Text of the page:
Nissan Do Brasil Gets Aggressive

Marcelo de Vasconcellos
by Marcelo de Vasconcellos
We’re committed to finding, researching, and recommending the best products. We earn commissions from purchases you make using links in our articles. Learn more here

In a new ad sponsoring all kinds of programs, on regular and cable TV, Nissan is taking the competition by the horns. In their new ad touting their Livina 2011 (pics here), they directly attack GM, Honda and Fiat. Yes, they cite their competitors by name and even put their logos and cars in the ad.

In Brazil, this is almost unheard of. Back in the 90s Pepsi did a South American version of the coke wars. Some beer companies soon copycatted them. However, the ads were pulled quickly and I had the impression people were not impressed with such tactics.

GM for one has already sought judicial relief according to Brazilian car mag’s Auto Esporte blog page. GM entered a petition against Nissan at CONAR (the ad industry’s self-regulating national council) asking it to pull the ad. So far Fiat and Honda have not responded. As I was writing this story, the ad had been pulled (according to Brazilian economic magazine Exame’s news portal). In its official response, Nissan informs it obeyed CONAR’s determination and pulled the ad off the airways immediately. However, as Nissan points out, the public enjoyed it and the ad was seen more than 122 thousand times on-line.

In related news, Nissan is also being sued by Toyota and VW. In a previous ad promoting its Nissan Frontier pickup, Nissan attacked two unnamed competitors. This commercial was a little more subtle and didn’t name names or show competitors’ logos (at least not directly, if you pay attention you’ll see them at odd angles). However, to the Brazilian consumer it was clear that the targets were Toyo and VeeDub (according to the Brazilian car site Seminovos). As to this commercial I don’t have any news as to it being banned or not.

Of course the Livina ad is done in good humor and hits its objective. People remember it and talk about it. Nissan is almost absent from Brazilians’ mind space, so I think they are doing it in order to gain some name recognition. Up until now, Nissan ads in Brazil have been really tame and forgettable. I would also bet that what they are trying to do is beat the drums and call attention to the launch of their compact (or subcompact) model March (according to Auto Esporte) at the São Paulo Car Show, which will open its doors soon. The March is mission critical for Nissan, as it will vie against the cars that hold 50 percent of sales in Brazil (VW Gol, Fiat Uno and Palio, Ford Ka and Fiesta, Chevy Corsa and Celta, Renault Sandero and Peugeot 207, among other less remembered like Kia’s Picanto and diverse Chinese).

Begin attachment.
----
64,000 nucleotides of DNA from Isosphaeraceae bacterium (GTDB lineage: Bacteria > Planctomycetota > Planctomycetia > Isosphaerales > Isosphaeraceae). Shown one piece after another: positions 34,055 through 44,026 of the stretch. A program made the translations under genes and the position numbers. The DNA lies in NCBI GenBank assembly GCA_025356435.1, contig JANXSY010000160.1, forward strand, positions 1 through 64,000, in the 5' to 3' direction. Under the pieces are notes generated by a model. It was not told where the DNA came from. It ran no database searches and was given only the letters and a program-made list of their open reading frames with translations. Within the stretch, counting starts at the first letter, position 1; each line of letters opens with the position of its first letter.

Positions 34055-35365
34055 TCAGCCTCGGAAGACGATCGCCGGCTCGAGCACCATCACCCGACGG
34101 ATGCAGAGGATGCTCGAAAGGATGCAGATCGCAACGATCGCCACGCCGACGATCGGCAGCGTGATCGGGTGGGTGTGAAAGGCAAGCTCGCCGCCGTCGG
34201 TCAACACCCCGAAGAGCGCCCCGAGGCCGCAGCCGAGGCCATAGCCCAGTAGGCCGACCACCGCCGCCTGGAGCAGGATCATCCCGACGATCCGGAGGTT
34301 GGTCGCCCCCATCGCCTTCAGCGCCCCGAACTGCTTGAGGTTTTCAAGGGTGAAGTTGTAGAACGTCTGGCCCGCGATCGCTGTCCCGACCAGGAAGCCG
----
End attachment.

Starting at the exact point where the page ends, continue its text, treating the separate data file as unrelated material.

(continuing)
So what do you say of Nissan’s strategy? Smart and savvy or do such tactics backfire?

Marcelo de Vasconcellos
Marcelo de Vasconcellos

More by Marcelo de Vasconcellos

Join the conversation
  • Dimwit Dimwit on Oct 01, 2010

    That's pretty good! Love the FIAT guy laughing at his boss. Don't know what that says about FIAT. Marcelo, can you keep an eye on this? It would be interesting to see if this works. The fact that they do name recognition I think is a strength and makes an ok add into something memorable.

    • Marcelo de Vasconcellos Marcelo de Vasconcellos on Oct 01, 2010

      I think so . too. I think in the part they poke fun at Fiat, the guy laughing at the end is interpreted as a Brazilian employee ('cause his Portuguese is perfect) and that Brazilians don't really give a damn about their bosses. It also takes into account the positive views Brazilians have of Italians as good natured guys. It shoes how subconsciously, even if Fiat is recognized as Italian, Brazilians think of Fiat as a real Brazilian company. Maybe that's why Fiat didn't complain, they don't come out too bad!!

  • FreedMike I suppose that in some crowded city like Rome or Tokyo, there's a market for a luxurious pint-size car. I don't think they'll be able to give them away here in the U.S.
  • TMA1 How much did exchange rates affect this decision? The Renegade is imported from Italy. I'm wondering if that's what caused the price to reach within a few hundred of the much bigger Compass. Kind of a no-brainer to pick the larger, more modern vehicle.
  • CEastwood Everytime I see one of these I think there's a dummie who could have bought a real car , but has to say look at me driving this cool thing I can't drive in the rain like an actual motorcycle that I should have bought in the first place ! It's not Batman I see driving these - it's middle age Fatman .
  • SilverCoupe I should be the potential audience for this (current A5 owner, considering an S5 in the future), but I can't say it excites me. I have never liked the vertical bars in the grilles of sporting Mercedes models, for one thing. The interior doesn't speak to me either.I would be more likely to consider a BMW 4 Series, though not the current version with the double Edsel grille. Still, I suppose it would be worth a look when the time comes to replace my current vehicle.
  • Verbal Can we expect this model to help M-B improve on finishing 29th out of 30 brands in CR's recent reliability survey?